Recently, the United States Court of Appeals for the Eleventh Circuit issued an opinion in an appeal involving a negligence claim for an injury sustained on a cruise ship. The plaintiff, Carelyn Fylling, sued the Defendant, Royal Caribbean Cruises, Ltd., after Fylling tripped, fell, and struck her head while entering deck five of Royal Caribbean’s Harmony of the Seas cruise ship. Following jury selection and the opening arguments at trial, the district court became aware that one of the impaneled jurors, Juror Eight, had a niece who worked for the Royal Caribbean Cruises. The district court did not remove Juror Eight, did not subject her to additional questions about her niece and any potential for bias, and permitted her to deliberate, even though there were enough jurors to return a verdict without her. The jury ultimately found Royal Caribbean negligent, but also found Fylling partially responsible, reducing her recovery by ninety percent. Fylling then appealed.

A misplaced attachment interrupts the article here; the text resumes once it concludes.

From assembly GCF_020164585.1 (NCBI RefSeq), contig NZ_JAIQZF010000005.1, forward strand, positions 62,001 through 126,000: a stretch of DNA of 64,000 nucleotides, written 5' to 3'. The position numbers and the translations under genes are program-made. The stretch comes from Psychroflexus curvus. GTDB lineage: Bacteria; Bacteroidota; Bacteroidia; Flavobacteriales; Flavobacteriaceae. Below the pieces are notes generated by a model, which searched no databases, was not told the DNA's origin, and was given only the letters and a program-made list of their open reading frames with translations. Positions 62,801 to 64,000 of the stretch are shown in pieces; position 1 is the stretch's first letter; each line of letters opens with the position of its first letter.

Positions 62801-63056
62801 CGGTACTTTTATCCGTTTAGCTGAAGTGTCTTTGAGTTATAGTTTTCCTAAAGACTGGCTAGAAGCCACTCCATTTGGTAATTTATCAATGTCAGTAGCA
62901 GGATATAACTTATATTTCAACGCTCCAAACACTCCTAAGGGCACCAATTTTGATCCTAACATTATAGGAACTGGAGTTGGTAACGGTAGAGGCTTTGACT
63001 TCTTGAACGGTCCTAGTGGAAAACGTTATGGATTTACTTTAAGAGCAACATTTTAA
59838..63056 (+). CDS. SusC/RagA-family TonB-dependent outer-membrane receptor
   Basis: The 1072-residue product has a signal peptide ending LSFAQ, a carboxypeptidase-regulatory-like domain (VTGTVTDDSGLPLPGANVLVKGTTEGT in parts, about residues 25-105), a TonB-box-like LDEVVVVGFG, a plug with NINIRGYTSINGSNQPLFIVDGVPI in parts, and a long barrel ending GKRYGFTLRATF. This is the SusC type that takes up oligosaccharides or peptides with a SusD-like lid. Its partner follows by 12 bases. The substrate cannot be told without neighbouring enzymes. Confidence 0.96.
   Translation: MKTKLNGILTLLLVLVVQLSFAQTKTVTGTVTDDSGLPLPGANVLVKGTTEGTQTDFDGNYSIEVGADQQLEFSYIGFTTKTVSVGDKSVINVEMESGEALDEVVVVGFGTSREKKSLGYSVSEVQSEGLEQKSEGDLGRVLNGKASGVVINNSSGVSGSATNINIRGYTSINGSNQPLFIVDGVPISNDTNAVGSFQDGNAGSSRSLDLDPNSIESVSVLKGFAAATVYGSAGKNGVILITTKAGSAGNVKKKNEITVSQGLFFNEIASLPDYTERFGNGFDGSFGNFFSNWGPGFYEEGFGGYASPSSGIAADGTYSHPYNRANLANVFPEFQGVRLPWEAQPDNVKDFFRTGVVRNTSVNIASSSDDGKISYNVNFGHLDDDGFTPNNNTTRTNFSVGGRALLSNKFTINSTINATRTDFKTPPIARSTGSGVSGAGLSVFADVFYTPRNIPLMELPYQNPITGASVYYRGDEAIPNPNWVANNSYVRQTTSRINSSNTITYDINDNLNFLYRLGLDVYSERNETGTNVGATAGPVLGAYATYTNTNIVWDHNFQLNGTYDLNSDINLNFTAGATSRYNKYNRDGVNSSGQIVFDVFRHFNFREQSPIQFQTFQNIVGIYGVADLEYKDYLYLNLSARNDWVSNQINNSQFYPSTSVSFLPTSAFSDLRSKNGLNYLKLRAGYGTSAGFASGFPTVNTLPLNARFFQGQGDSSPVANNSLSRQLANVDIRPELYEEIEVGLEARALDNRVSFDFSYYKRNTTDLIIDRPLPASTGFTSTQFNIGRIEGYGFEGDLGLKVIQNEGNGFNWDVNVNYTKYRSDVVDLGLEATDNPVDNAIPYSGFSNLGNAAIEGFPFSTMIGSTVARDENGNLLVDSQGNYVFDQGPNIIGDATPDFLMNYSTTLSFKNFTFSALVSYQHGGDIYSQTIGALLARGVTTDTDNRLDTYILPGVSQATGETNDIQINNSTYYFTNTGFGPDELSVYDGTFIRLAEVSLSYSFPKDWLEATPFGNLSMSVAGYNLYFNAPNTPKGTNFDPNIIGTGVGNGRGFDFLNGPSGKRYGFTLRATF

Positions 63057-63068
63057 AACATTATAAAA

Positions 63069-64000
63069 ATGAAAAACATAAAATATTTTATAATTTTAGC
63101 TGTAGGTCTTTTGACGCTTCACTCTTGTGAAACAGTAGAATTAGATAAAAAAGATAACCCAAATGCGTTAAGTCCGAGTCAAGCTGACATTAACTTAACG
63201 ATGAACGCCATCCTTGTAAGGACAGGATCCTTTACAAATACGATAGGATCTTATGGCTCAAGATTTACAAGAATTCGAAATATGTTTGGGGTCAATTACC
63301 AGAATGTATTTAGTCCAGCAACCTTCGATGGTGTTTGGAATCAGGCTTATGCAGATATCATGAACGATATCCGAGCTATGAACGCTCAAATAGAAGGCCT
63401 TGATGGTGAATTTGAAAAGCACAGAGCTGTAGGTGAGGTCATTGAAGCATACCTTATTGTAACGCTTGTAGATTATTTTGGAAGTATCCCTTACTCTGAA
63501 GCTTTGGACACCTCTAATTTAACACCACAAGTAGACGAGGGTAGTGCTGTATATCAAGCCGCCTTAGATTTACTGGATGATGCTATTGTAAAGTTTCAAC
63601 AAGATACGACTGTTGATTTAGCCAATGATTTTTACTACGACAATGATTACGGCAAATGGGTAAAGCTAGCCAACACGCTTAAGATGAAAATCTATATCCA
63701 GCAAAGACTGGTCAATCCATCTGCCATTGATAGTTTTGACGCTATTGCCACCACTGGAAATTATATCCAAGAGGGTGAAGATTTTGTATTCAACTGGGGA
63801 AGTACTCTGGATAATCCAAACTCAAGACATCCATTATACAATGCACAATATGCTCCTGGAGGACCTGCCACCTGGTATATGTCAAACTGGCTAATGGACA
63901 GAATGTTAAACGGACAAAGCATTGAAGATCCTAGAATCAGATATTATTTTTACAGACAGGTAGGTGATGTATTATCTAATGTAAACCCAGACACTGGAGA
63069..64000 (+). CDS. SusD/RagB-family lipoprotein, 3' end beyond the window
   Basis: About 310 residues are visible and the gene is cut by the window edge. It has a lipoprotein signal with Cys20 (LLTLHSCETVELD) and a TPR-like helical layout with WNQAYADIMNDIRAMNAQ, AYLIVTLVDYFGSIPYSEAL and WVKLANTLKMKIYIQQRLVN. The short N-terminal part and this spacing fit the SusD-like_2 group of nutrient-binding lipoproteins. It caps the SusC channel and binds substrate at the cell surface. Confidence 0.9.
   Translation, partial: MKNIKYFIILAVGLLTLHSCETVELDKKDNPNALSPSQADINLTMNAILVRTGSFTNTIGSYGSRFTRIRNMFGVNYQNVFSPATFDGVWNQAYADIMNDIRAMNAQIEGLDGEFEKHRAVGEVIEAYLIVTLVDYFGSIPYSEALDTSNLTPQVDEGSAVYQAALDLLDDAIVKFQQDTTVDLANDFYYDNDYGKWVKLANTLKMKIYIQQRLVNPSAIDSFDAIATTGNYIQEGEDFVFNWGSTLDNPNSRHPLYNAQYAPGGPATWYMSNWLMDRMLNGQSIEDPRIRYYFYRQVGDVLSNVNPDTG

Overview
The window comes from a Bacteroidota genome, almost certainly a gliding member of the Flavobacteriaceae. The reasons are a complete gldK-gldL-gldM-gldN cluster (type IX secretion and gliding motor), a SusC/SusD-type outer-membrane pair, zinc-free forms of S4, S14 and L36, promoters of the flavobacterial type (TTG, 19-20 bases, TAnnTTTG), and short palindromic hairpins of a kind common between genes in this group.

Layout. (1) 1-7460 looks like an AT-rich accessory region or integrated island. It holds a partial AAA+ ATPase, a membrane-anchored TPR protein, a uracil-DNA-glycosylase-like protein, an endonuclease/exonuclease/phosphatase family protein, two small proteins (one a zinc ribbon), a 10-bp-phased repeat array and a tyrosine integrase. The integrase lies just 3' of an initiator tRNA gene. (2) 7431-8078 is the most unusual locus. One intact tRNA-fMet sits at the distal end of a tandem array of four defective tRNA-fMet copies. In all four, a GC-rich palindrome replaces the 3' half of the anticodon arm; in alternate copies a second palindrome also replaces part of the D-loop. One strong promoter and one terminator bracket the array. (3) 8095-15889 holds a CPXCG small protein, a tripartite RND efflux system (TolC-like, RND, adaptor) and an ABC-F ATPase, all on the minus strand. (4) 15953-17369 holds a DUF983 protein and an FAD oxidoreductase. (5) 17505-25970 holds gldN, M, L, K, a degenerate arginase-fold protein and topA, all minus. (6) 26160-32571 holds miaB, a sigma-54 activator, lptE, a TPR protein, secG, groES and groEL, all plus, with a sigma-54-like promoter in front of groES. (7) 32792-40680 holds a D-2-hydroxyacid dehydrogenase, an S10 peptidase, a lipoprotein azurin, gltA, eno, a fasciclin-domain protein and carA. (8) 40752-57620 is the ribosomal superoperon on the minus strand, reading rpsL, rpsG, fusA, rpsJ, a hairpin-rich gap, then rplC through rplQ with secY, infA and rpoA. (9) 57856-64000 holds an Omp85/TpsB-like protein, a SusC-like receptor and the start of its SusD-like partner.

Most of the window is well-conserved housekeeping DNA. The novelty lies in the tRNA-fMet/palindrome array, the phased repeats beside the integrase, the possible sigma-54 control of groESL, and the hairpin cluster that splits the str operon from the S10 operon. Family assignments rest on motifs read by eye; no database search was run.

Facts of the Case
On March 4, 2017, Fylling injured her head while entering deck five of Royal Caribbean’s Harmony of the Seas cruise ship. She sued Royal Caribbean in the United States District Court for the Southern District of Florida for negligence. During jury selection for the trial, the district court allowed counsel for each party to question the jury, including individually questioning potential jury members. The district court did not ask Royal Caribbean’s proposed question about whether the prospective jurors had any relatives who worked for a cruise line.
Finally, the district court asked the jurors, “Can you think of any reason why you cannot sit on this jury and render a fair and impartial verdict based on the evidence and the law as I instruct you?” Only one prospective juror raised his and, answering that he was an investor in Royal Caribbean and he was recused. The district court asked again, and nobody on the panel responded.